porphyrin

SYN: porphin.

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por·phy·rin 'pȯr-fə-rən n any of various compounds with a structure that consists essentially of four pyrrole rings joined by four =CH- groups esp one (as chlorophyll or hemoglobin) containing a central metal atom and usu. having biological activity

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n.
one of a number of pigments derived from porphin, which are widely distributed in living things. All porphyrins form chelates with iron, magnesium, zinc, nickel, copper, and cobalt. These chelates are constituents of haemoglobin, myohaemoglobin, the cytochrome, and chlorophyll, and are thus important in many oxidation/reduction reactions in all living organisms. See also protoporphyrin IX.

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por·phy·rin (porґfə-rin) any of a group of compounds containing the porphin structure, four pyrrole rings connected by methylidyne (CH) bridges in a cyclic configuration, to which a variety of side chains may be attached. The nature of the side chains is indicated by a prefix, such as coproporphyrin, etioporphyrin, hematoporphyrin, mesoporphyrin, protoporphyrin, or uroporphyrin. Structural isomers are indicated by roman numerals. Free porphyrins are rarely found in tissues except in disorders of heme biosynthesis (porphyrias), but they do occur in the prosthetic groups of hemoglobin, myoglobin, and cytochromes, complexed with metal ions. The term is sometimes used to include porphin or to denote porphin specifically. See also porphyrinogen and chlorophyll.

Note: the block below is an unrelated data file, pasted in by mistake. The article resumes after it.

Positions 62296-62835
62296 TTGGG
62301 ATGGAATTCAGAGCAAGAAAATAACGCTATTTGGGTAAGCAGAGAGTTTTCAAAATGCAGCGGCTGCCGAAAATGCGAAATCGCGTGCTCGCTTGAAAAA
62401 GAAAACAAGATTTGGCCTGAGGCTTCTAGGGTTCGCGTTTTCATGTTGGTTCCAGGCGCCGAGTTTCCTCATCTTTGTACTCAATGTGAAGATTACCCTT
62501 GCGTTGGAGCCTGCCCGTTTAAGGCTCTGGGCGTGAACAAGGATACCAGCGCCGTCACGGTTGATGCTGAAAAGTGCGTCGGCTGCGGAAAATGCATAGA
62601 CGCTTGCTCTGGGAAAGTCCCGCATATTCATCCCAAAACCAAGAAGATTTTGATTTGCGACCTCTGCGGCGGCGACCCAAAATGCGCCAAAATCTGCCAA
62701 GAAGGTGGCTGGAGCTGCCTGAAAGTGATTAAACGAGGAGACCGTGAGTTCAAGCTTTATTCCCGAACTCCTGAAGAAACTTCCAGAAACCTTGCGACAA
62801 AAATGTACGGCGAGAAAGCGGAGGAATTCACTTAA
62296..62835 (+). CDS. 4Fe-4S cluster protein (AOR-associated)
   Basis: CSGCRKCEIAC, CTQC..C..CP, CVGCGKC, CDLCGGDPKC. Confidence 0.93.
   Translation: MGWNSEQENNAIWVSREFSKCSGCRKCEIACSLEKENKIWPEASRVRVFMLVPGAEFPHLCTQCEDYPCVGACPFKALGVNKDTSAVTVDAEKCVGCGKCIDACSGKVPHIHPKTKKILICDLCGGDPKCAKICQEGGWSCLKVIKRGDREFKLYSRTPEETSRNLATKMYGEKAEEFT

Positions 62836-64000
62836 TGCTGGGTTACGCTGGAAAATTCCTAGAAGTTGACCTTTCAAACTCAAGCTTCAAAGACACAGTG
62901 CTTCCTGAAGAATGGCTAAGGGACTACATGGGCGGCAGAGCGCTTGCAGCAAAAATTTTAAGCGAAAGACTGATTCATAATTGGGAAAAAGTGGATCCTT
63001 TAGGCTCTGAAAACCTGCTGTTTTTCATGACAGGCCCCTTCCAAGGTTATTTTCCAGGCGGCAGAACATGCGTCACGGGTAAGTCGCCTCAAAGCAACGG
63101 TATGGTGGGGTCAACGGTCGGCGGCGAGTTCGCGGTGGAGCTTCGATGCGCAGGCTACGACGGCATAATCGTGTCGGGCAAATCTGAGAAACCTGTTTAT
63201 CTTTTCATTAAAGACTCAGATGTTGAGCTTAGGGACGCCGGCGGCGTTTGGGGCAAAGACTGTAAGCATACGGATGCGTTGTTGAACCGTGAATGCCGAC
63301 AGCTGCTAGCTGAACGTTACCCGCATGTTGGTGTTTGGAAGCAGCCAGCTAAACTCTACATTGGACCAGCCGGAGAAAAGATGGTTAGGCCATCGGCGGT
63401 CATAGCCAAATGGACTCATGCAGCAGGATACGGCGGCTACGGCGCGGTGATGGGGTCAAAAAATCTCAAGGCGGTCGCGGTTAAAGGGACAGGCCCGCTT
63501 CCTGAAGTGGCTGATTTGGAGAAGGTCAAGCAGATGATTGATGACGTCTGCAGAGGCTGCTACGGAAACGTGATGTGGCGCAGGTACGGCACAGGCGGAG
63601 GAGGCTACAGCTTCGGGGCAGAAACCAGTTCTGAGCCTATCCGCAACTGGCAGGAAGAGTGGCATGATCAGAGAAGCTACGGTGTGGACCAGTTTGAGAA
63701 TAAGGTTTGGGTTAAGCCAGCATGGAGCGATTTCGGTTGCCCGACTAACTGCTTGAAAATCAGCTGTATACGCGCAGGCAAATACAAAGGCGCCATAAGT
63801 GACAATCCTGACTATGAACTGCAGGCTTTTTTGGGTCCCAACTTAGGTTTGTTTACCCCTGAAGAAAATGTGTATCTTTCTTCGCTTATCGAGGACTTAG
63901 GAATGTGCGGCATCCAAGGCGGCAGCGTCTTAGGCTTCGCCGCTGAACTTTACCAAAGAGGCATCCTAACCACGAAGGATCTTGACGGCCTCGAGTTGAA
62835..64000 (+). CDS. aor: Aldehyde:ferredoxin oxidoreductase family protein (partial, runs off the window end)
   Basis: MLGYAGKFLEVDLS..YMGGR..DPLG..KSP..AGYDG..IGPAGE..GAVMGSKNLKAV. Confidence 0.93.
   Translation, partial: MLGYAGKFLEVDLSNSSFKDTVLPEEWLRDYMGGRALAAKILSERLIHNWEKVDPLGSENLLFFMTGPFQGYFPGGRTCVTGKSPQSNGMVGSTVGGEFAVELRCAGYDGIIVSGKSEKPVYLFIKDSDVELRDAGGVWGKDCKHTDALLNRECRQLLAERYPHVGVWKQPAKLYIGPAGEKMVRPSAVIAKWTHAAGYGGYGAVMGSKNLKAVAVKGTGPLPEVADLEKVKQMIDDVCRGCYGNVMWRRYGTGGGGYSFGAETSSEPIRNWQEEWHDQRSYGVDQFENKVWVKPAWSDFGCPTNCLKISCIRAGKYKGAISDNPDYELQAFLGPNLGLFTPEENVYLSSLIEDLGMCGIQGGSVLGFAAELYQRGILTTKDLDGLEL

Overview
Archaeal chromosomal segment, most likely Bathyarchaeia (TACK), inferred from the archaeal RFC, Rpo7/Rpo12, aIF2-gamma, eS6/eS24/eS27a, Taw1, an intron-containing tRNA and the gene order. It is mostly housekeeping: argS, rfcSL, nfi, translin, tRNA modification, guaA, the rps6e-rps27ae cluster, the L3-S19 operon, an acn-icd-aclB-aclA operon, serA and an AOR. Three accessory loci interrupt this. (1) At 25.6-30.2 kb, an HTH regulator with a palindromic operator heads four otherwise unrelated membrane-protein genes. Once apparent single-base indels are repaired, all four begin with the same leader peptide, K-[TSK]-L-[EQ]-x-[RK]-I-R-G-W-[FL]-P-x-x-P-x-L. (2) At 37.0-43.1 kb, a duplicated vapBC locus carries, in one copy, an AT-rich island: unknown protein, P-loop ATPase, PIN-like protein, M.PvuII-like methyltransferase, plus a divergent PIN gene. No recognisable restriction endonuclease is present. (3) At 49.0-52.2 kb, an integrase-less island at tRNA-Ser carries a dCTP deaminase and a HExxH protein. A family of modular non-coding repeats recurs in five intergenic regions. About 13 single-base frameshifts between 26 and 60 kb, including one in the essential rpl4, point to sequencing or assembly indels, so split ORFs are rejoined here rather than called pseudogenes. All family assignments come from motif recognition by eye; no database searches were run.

Porphyrin. (A), Pyrrole ring; (B), porphin ring; (C), protoporphyrin IX.


Medical dictionary. 2011.

Look at other dictionaries:

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